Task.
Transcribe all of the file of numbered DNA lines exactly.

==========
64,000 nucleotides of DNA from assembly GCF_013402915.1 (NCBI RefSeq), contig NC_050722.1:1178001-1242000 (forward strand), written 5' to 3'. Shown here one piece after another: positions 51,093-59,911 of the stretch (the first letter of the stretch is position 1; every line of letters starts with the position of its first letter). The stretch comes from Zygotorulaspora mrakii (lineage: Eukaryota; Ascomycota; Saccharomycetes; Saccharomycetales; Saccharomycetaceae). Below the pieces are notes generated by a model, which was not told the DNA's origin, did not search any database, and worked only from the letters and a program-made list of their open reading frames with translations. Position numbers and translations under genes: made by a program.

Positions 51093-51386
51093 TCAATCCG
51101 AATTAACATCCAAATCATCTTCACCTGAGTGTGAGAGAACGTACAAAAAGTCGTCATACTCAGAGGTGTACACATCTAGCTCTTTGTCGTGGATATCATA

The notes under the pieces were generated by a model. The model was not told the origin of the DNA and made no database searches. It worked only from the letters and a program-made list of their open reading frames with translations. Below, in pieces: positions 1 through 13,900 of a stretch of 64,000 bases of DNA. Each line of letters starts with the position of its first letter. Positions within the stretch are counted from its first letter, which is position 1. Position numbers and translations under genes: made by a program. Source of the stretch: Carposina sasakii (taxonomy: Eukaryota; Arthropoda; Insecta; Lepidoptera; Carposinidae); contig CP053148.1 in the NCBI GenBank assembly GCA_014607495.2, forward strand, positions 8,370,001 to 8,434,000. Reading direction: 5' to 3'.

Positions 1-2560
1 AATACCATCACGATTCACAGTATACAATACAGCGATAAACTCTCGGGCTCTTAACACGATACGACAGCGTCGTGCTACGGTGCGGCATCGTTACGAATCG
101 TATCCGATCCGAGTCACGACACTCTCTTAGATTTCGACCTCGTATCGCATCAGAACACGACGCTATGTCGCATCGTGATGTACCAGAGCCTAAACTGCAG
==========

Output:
64,000 nucleotides of DNA from assembly GCF_013402915.1 (NCBI RefSeq), contig NC_050722.1:1178001-1242000 (forward strand), written 5' to 3'. Shown here one piece after another: positions 51,093-59,911 of the stretch (the first letter of the stretch is position 1; every line of letters starts with the position of its first letter). The stretch comes from Zygotorulaspora mrakii (lineage: Eukaryota; Ascomycota; Saccharomycetes; Saccharomycetales; Saccharomycetaceae). Below the pieces are notes generated by a model, which was not told the DNA's origin, did not search any database, and worked only from the letters and a program-made list of their open reading frames with translations. Position numbers and translations under genes: made by a program.

Positions 51093-51386
51093 TCAATCCG
51101 AATTAACATCCAAATCATCTTCACCTGAGTGTGAGAGAACGTACAAAAAGTCGTCATACTCAGAGGTGTACACATCTAGCTCTTTGTCGTGGATATCATA

The notes under the pieces were generated by a model. The model was not told the origin of the DNA and made no database searches. It worked only from the letters and a program-made list of their open reading frames with translations. Below, in pieces: positions 1 through 13,900 of a stretch of 64,000 bases of DNA. Each line of letters starts with the position of its first letter. Positions within the stretch are counted from its first letter, which is position 1. Position numbers and translations under genes: made by a program. Source of the stretch: Carposina sasakii (taxonomy: Eukaryota; Arthropoda; Insecta; Lepidoptera; Carposinidae); contig CP053148.1 in the NCBI GenBank assembly GCA_014607495.2, forward strand, positions 8,370,001 to 8,434,000. Reading direction: 5' to 3'.

Positions 1-2560
1 AATACCATCACGATTCACAGTATACAATACAGCGATAAACTCTCGGGCTCTTAACACGATACGACAGCGTCGTGCTACGGTGCGGCATCGTTACGAATCG
101 TATCCGATCCGAGTCACGACACTCTCTTAGATTTCGACCTCGTATCGCATCAGAACACGACGCTATGTCGCATCGTGATGTACCAGAGCCTAAACTGCAG